New mathematical model captures forces involved in cell movement

Berlin-based theoretical physicists and Munich-based experimental physicists have teamed up to find out the precise mechanisms that play a crucial role in cell motility. The results were published in the journal, Proceedings of the National Academy of Sciences (PNAS).

New mathematical model captures forces involved in cell movement
Cancer cells moving on glycoproteine strips: These strips act like splints, which allow to control and to study the movement of the cells better. Image Credit: © Rädler Lab, Ludwig Maximilians Universität München.

Researchers are aware that cell velocity, or how rapidly a cell moves, relies on the level of the stickiness of the underlying surface; however, the actual mechanics of this association have continued to be elusive for many years.

Now, scientists from the Max Delbrück Center for Molecular Medicine in the Helmholtz Association (MDC) and Ludwig Maximilians Universität München (LMU) have determined the precise mechanisms and designed a mathematical model that captures the forces that contribute to the movement of cells. These findings shed new light on the developmental biology and promising treatments for cancer.

Cell movement is an underlying process, which is particularly crucial at the time of development when cells normally differentiate into their target cell type and subsequently shift to the right tissue. In addition to this, cells also migrate to repair wounds, whereas cancer cells move to the closest blood vessel to spread to other body parts.

The mathematical model we developed can now be used by researchers to predict how different cells will behave on various substrates. Understanding these basic movements in precise detail could provide new targets to interrupt tumor metastasis.”

Martin Falcke, Professor and Head, Mathematical Cell Physiology Lab, Max Delbrück Center for Molecular Medicine in the Helmholtz Association

Professor Falcke has also co-headed the study.

Teaming up to pin down

This discovery resulted from the collaboration between experimental physicists from LMU and theoretical physicists from MDC.

Headed by Professor Joachim Rädler, the experimentalists tracked the rapid movement of over 15,000 cancer cells along constricted lanes on a sticky surface, in which the stickiness changed between high and low. This enabled the researchers to visualize what exactly occurs when the cell moves between levels of stickiness, which is more indicative of the dynamic environment within the body.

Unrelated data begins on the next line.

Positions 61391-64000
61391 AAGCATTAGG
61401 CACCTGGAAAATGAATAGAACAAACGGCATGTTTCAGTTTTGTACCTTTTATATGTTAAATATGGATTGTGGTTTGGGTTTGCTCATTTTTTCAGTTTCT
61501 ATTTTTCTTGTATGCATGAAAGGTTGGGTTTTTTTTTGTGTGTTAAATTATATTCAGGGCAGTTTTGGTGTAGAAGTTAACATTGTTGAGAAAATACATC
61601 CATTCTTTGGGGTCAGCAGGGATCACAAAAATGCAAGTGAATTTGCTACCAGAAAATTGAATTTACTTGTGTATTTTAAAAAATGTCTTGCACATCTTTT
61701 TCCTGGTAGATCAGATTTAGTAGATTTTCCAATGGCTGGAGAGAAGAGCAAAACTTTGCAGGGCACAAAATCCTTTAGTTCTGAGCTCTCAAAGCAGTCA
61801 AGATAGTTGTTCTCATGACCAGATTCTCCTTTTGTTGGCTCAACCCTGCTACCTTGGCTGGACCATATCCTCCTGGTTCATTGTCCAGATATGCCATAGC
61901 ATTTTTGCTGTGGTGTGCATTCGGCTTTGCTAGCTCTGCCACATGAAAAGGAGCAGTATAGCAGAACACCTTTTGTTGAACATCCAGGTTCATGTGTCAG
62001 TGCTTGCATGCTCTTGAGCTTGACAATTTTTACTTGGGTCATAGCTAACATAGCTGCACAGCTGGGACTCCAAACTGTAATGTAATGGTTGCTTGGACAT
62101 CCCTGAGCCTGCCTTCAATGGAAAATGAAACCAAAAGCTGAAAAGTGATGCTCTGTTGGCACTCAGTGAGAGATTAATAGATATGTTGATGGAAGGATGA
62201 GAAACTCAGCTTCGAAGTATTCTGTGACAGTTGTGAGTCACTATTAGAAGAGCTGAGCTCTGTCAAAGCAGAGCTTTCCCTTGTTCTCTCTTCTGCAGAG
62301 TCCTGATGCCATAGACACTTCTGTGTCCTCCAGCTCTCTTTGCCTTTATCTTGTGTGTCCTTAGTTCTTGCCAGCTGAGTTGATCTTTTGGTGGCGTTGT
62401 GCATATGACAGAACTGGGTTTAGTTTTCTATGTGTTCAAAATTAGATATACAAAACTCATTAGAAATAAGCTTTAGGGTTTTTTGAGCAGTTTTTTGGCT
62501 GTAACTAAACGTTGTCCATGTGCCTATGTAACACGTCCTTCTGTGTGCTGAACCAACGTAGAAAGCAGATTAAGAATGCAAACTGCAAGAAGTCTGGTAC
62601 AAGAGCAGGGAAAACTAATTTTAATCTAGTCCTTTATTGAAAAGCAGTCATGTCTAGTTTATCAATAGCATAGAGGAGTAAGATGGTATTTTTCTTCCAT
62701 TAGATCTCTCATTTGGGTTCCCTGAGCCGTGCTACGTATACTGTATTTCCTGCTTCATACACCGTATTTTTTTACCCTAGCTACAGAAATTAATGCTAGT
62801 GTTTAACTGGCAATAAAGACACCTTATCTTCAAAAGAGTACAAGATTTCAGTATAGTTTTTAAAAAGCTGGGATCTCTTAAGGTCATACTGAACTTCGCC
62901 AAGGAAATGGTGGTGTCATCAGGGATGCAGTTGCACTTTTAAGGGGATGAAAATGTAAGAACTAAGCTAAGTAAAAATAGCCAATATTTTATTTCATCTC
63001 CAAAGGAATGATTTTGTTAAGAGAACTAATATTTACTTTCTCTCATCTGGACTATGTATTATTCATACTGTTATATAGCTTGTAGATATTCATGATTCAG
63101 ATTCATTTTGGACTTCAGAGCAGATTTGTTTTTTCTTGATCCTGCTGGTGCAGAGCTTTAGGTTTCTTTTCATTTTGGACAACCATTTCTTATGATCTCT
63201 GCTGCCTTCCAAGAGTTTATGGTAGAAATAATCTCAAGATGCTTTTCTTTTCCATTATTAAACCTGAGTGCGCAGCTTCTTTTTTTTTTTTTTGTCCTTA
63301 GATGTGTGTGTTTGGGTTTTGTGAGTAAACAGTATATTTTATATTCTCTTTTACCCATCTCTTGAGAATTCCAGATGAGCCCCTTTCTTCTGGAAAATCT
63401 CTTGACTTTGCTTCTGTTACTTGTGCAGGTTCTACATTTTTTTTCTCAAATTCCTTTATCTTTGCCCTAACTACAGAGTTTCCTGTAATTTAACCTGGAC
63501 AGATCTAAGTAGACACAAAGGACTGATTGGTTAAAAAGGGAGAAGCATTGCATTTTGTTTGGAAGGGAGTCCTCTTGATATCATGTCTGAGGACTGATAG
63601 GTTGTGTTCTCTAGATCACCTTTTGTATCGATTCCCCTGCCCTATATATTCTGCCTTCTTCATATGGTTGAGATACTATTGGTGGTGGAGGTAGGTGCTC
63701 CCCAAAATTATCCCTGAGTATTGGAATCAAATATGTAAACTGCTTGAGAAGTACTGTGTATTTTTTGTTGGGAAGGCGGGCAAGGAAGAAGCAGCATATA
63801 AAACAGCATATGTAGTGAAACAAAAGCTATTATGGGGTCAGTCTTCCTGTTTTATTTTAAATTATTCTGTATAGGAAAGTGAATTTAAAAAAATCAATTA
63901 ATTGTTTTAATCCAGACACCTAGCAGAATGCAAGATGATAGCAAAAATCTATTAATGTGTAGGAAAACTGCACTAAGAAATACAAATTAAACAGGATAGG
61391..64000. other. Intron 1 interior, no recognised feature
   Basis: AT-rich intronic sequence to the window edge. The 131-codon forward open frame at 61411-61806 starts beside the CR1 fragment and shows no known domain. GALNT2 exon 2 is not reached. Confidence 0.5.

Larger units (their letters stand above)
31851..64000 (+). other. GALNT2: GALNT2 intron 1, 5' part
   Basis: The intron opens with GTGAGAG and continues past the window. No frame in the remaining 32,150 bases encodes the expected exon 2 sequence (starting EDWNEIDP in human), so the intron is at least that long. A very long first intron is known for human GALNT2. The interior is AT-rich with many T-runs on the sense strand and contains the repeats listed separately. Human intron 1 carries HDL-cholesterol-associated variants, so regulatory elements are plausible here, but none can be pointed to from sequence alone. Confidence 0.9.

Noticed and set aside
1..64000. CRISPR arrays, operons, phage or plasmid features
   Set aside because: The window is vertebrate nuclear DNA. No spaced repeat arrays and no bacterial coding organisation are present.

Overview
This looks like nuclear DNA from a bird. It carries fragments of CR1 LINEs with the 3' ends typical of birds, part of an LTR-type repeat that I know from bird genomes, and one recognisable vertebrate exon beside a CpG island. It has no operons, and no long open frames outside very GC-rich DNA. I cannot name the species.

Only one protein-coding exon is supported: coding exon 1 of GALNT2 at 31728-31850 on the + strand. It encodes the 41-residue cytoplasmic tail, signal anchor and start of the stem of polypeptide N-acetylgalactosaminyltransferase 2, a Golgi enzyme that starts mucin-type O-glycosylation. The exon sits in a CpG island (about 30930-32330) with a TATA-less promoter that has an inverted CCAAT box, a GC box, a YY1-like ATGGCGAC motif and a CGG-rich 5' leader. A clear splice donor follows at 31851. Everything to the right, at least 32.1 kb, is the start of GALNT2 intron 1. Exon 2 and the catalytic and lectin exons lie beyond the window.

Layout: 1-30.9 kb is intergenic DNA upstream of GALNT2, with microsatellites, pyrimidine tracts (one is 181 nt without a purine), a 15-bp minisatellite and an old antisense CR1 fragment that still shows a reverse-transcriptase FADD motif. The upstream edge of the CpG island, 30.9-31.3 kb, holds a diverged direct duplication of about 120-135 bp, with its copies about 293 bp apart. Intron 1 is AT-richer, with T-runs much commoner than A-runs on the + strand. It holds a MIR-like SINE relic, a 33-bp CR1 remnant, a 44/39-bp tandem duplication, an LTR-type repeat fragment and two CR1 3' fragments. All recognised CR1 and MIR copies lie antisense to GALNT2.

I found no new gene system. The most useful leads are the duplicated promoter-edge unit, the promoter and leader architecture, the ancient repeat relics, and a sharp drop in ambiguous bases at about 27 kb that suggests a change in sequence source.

Falcke and Behnam Amiri, the co-first author of the study and Ph.D. student in Falcke’s laboratory then applied the huge dataset to design a mathematical equation that records the elements shaping the movement of cells.

Previous mathematical models trying to explain cell migration and motility are very specific, they only work for one feature or cell type. What we tried to do here is keep it as simple and general as possible.”

Behnam Amiri, Study Co-First Author and PhD Student, Max Delbrück Center for Molecular Medicine in the Helmholtz Association

The new method worked much better than anticipated: the model corresponded with the information collected at LMU and held true for measurements relating to many other types of cells collected over the last three decades.

This is exciting,” Falcke added. “It’s rare that you find a theory explaining such a large spectrum of experimental results.”

Friction is key

Whenever a cell migrates, it tends to push out its membrane in the direction it travels—extending an internal network of actin filaments as it moves—and subsequently peels off its back end. But how rapidly this occurs is governed by adhesion bonds that develop between the cell and its underlying surface. In the absence of bonds, the cell can barely travel because the network of actin filaments does not have anything to push off against.

The reason can be attributed to friction: “When you are on ice skates you cannot push a car, only when there is enough friction between your shoes and the ground can you push a car,” added Falcke.

When the number of bonds increases, more friction is created. This causes the cell to produce more force and travel faster, until it becomes so sticky at one point that it turns out to be relatively harder to pull off the back end, thereby slowing down the cell again.

Slow, but not stuck

The team studied what exactly occurs when the back and front ends of the cell experience varying degrees of stickiness. The researchers were specifically curious to find out what precisely occurs when it is stickier under the cell’s rear end than the front because that is when the cell could possibly get stuck and cannot create sufficient force to pull off the back end.

This could have been the case, provided the adhesion bonds resembled screws, keeping the cell to the substrate. Although Falcke and Amiri had initially included this type of “elastic” force in their new model, the equation only worked with friction forces.

For me, the most challenging part was to wrap my mind around this mechanism working only with friction forces,” Falcke added. This is because the cell does not have anything to strongly bind to. However, it is the friction-like forces that enable the cell to continue its movement, even when bonds are relatively stronger in the rear than the front, slowly peeling itself off, similar to a scotch tape.

Even if you pull just a little with a weak force, you are still able to peel the tape off—very slowly, but it comes off. This is how the cell keeps itself from getting stuck.”

Martin Falcke, Professor and Head, Mathematical Cell Physiology Lab, Max Delbrück Center for Molecular Medicine in the Helmholtz Association

At present, the researchers are investigating how cells migrate in two dimensions, for example, how they make hard right and left turns, and even U-turns.

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